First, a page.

User uShare Login | Register
Login
Register

Along with posting photos, videos, and stories, your uShare account lets you post Classified Ads, recipes on What's For Dinner, and Announcements.


63° View Weather Current Conditions Sioux Falls Change Location
Set Weather Options

RADAR LOCATION

TEMPERATURE LOCATION

News

[0] My Saved Articles
Back to all news

Healthbeat

Find local businesses
on the KELO Pages!

 

Is Weight Training Safe For Kids?

July 25, 2012, 6:06 PM by Casey Wonnenberg

Is Weight Training Safe For Kids?
SIOUX FALLS, SD -

Football, cross country and volleyball seasons begin in just a few weeks. So your child might want to get ready for the season by lifting weights.  But is it safe for kids?  And if so, at what age should they start?

Freeman High School senior Shaun Becker and Sioux Falls Roosevelt Highs School senior Jordan Wetering hope to have a strong year in sports. That's why they're hitting the weight room.

"I've been doing it since the summer going into seventh grade and I feel like it's helped me a lot and it's contributed to a lot of success in sports," Becker said.

Wetering also started lifting in seventh grade.  But should children that young really be in the weight room?

"Back in the 60s and 70s they weren't really sure about strength training for youth.  But now the exercise scientists have taught us that's what they need, but it has to be a good program," Sanford Senior Exercise Specialist Steve Bliss said.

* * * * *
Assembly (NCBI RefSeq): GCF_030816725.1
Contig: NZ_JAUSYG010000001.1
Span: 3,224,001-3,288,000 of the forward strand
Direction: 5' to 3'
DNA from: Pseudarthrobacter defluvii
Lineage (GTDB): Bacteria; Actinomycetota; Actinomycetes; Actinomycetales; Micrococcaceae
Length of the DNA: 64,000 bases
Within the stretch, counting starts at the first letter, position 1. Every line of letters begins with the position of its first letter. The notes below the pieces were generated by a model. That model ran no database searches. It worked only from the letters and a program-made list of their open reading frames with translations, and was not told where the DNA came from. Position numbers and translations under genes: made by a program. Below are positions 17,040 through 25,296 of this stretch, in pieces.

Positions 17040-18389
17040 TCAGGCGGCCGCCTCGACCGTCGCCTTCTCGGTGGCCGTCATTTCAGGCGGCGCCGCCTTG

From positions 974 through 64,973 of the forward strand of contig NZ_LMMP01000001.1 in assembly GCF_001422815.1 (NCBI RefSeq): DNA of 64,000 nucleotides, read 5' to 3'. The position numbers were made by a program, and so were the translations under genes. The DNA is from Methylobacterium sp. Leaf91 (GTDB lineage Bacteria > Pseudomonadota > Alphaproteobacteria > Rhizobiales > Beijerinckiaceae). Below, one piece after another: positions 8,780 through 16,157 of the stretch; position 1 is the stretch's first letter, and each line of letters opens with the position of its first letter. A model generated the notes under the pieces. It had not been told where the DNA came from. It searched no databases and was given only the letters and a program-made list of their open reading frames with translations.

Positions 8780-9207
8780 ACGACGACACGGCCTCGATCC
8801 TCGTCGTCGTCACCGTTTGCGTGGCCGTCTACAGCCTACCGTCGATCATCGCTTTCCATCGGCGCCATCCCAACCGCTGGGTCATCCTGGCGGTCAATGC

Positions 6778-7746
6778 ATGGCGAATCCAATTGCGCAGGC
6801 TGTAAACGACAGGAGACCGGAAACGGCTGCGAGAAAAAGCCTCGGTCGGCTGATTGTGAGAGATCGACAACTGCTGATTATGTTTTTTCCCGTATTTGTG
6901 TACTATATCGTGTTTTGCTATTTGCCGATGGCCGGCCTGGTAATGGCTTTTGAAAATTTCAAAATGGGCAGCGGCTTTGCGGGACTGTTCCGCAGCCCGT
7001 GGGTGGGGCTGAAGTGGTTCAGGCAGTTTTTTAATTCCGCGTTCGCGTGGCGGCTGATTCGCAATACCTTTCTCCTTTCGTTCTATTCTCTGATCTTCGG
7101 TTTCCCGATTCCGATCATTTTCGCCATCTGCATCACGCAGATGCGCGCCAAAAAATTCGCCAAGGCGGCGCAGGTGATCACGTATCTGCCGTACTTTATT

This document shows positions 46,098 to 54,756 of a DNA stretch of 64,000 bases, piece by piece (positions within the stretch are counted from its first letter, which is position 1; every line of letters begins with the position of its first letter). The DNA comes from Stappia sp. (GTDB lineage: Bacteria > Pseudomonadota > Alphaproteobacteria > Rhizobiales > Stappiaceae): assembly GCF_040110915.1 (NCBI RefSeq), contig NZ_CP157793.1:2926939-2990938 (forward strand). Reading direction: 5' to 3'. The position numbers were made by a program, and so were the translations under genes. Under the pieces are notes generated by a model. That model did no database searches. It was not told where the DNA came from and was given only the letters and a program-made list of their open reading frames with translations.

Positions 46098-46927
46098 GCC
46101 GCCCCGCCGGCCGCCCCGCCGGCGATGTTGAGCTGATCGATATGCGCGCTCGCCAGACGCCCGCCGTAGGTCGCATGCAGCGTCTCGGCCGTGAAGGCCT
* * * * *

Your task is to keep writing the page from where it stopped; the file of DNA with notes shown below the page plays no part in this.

Bliss starts working with children who are 12-years-old.

"There are some people who have kids start at six, but I don't think they have the maturation mentally for that. We all know how six-year-olds are.  But six-year-olds can start with running and body weight things," Bliss said.

Children, like adults, should also make sure they exercise properly. If they don't use the correct technique and form, they could get hurt.

"Maybe they're not doing an exercise right; using their back rather than their legs can strain their back muscles," Bliss said.

But children and adults should not lift weights in the same way. They should be supervised by a trainer or other adult who knows what they're doing and not lift extremely heavy weights.

"The adult program would be more aggressive, so you'd use heavier loads and with the frequency, some adults I train go four days a week. With the youth I go two to three days on nonconsecutive days," Bliss said.

But if kids lift properly, Bliss says they'll see many benefits. It can prevent injuries, improve self-confidence and help with sports.

"It definitely pays off. It's hard work. There are times when you want to quit.  But you just have to keep going 'cause you see results," Becker said.

"I think I'll still come to the Wellness Center even when I'm done with high school sports because it's a good idea to come," Wetering said.

While research shows children can safely lift weights, bodybuilding or powerlifting can put too much strain on young muscles and tendons.

Previous Story

Next Story


Comments







 
Find Local Businesses on KELO Pages!

View healthbeat

You may also like

Wanted: Manufacturers For New Medical Pot Program

7/26/2014 12:55 PM

After a long push to legalize medical marijuana, Minnesota's work has begun to put the medicine into patients' hands.

Full Story
Menopause And Your Diet

7/25/2014 6:19 PM

Hot flashes, headaches, nausea and nights sweets are just some of the symptoms women can experience during menopause.

Full Story | Watch
Benefits Of Becoming A Group Fitness Instructor

7/23/2014 6:19 PM

Every week, Anne Boese attends classes led by group fitness instructor and personal trainer, Meghan Glover.

Full Story | Watch
Kids And Screen Time

7/22/2014 6:26 PM

Between TV, video games, tablets, smart phones and laptops, teens have a lot of screen time.  A new survey finds 75 percent of kids spend at leas...

Full Story | Watch
Getting Back On Track

7/21/2014 6:25 PM

We all know it can be easy to get off-track, especially when Friday rolls around.

Full Story | Watch


Events